The Recording Academy Withholds Endorsement of the ‘Industry Consensus’ MLC Pending Further Review

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The Recording Academy has declined to lend its endorsement to an MLC bid from major publishers like Sony/ATV, UMPG, and Warner/Chappell.

Instead, the Academy, which oversees the annual Grammy Awards, has indicated that it will withhold its support pending further scrutiny of competing MLC bids.

The major music publishers’ submission to oversee the Mechanical Licensing Collective (MLC) faces competition from a rival group of indie songwriters and technologists known as the American Mechanical Licensing Collective (AMLC).  That group has argued that major publishers are seeking to exploit the MLC to claim billions in ‘black box’ royalties that belong to indie songwriters.

According to the language of the Music Modernization Act, now signed into law, the elected MLC will have roughly one year to clarify a tranche of unidentified royalties.  If unidentified, the first tranche — which is estimated at more than $1 billion — will be liquidated based on publishing market share, regardless of who the actual rights owners are.

That payout scheme has been criticized as heavily advantageous to major publishers, and extremely unfair to smaller rights owners.

Initially, the influential Recording Academy appeared to wholeheartedly back the major publishers’ MLC submission.

But the Academy’s name was notably absent from the publishing group’s formal proposal with the U.S. Copyright Office.  Instead, the group has opted to withhold its endorsement for now, while studying the nuances of both proposals.

“The Recording Academy has an obligation to its songwriter members to study both submissions for the new Collective carefully and with due diligence,” Daryl Friedman, the Recording Academy’s Chief Industry, Government and Member Relations Officer emailed Digital Music News this afternoon (April 22nd).

“Therefore, we could not exclusively endorse either entity prior to studying their full proposals.  The Academy will file comments with our recommendations on April 22 in accordance with the procedure set forth by the Copyright Office.”

It should be noted that the email was also sent on April 22nd (Monday), ostensibly prior to the Academy filing its official comments with the U.S. Copyright Office on the same day.  That open comment section is being closed on April 22nd, and at the time of writing, we have not seen the Recording Academy’s comments on the various proposals.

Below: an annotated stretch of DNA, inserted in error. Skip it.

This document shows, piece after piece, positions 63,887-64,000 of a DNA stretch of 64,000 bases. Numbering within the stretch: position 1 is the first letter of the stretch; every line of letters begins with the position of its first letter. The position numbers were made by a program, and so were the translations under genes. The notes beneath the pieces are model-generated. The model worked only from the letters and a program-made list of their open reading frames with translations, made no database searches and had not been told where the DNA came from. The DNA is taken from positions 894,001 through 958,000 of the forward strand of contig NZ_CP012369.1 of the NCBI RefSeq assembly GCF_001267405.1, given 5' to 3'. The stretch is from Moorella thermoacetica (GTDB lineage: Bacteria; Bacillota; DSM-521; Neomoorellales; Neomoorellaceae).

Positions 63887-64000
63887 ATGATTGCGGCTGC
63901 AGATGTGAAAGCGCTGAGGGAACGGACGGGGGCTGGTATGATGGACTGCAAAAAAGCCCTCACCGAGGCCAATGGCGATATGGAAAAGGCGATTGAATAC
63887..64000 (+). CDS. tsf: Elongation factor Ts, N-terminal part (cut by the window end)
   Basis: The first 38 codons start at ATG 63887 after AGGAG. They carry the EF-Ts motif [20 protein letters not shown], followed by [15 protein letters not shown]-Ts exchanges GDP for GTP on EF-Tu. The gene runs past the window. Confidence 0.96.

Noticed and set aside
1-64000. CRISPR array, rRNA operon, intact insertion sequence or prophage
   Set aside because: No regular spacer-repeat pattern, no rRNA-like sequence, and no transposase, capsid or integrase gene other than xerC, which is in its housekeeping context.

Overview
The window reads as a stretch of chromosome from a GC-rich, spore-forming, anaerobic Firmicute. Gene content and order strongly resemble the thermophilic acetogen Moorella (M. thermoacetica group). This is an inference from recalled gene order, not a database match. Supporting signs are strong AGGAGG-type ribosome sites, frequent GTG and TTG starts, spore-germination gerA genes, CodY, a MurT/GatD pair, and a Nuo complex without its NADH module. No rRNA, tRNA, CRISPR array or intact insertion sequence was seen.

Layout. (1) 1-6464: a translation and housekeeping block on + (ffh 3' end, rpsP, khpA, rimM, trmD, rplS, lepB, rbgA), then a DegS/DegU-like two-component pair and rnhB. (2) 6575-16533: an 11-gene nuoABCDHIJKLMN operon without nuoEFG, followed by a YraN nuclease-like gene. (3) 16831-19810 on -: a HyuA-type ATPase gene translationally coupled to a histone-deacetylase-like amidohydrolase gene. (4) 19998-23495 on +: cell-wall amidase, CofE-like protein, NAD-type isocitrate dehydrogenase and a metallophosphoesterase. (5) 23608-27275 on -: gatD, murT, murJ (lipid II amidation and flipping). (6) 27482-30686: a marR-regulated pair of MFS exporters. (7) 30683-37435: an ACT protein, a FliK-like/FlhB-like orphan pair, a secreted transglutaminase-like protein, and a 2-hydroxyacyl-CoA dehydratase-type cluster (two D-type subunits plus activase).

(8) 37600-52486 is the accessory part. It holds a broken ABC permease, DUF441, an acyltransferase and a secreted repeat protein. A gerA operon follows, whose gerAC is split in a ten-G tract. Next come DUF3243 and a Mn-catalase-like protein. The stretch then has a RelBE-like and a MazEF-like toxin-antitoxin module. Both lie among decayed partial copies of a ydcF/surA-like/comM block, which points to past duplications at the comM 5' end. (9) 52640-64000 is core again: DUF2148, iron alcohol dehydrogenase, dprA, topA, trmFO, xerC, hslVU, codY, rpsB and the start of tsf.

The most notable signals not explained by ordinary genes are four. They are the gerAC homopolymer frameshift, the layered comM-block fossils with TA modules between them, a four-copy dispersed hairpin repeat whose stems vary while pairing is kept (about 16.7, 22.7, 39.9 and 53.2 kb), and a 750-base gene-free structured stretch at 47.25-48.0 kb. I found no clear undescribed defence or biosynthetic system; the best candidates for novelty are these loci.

(It should be noted that these are open submissions with the U.S. Copyright Office, meaning that anyone with an interest in the outcome can submit a comment.)

Late last week, sources to Digital Music News noted that the Recording Academy’s name was missing from the official MLC submission of the major publishers.

David Israelite, who heads major publishing trade group NMPA, did not respond to a request from Digital Music News for comment.  Charlotte Sellmyer, Senior Vice President of External Affairs at NMPA, also declined to respond.

The Recording Academy’s pullback comes as a blow to the NMPA and its major publishing constituents.

The Academy is easily one of the most influential trade groups in the music industry, and certainly the most visible with the Grammys.  The group’s pullback could deflate earlier claims by the NMPA that its MLC proposal solidly represented an ‘industry consensus,’ a talking point used heavily by Israelite and others.

“No matter how you want to identify what the majority of music works means, the number of songs, the number of owners, the amount of money collected, the Billboard charts — anyway you cut it, these endorsements far exceed the majority status,” Israelite declared to Billboard.

Indeed, Israelite argued that the NMPA’s MLC submission was so heavily supported that a bidding process involving the AMLC was completely unnecessary.  Those claims now seem unwarranted given the Recording Academy’s position.

The AMLC has countered Israelite’s claims by noting that the real ‘consensus’ comes from smaller songwriters and publishers, a group that easily overpowers the smaller cadre of major publishers and their allies.

Other MLC supporters remain, including the influential Songwriters of North America (SONA).  But even SONA is experiencing some fallout: just last week, SONA founding member Hélène Muddiman broke ranks with the organization to support the AMLC.

“Please remember that the majors have done direct licenses with streaming platforms, so it is unlikely that very much of this [black box] money belongs to major publishers or their writers,” Muddiman wrote.  “Rather, it belongs to indie and foreign copyright holders, who were never licensed or whose metadata was corrupted or incomplete.”



3 Responses

  1. Eric Schwanke

    Has anyone been able to collect retroactive, unmatched US mechanical royalties from the DSPs? I’ve emailed Spotify numerous times offering to provide metadata for numerous songwriters I know personally and I can’t even get a response from them. I’d love to be able to help them collect before the MLC takes control. Am I missing something?

  2. Paul Resnikoff

    I don’t really know, but… I suspect they may be waiting for the MLC to be formed? Then funnel the back-royalties accordingly.

    Eager to hear other thoughts on this.

    • Eric Schwanke

      That’s what I was thinking, too, Paul. I’ve heard Jeff Price mention it twice. Once on your podcast and stated on the AMLC website. From what I’ve gathered, no retroactive royalties are legally due through an NOI filing that wasn’t officially registered with the Copyright Office, but this money IS being held for distribution. I’d love some clarification, too, if possible.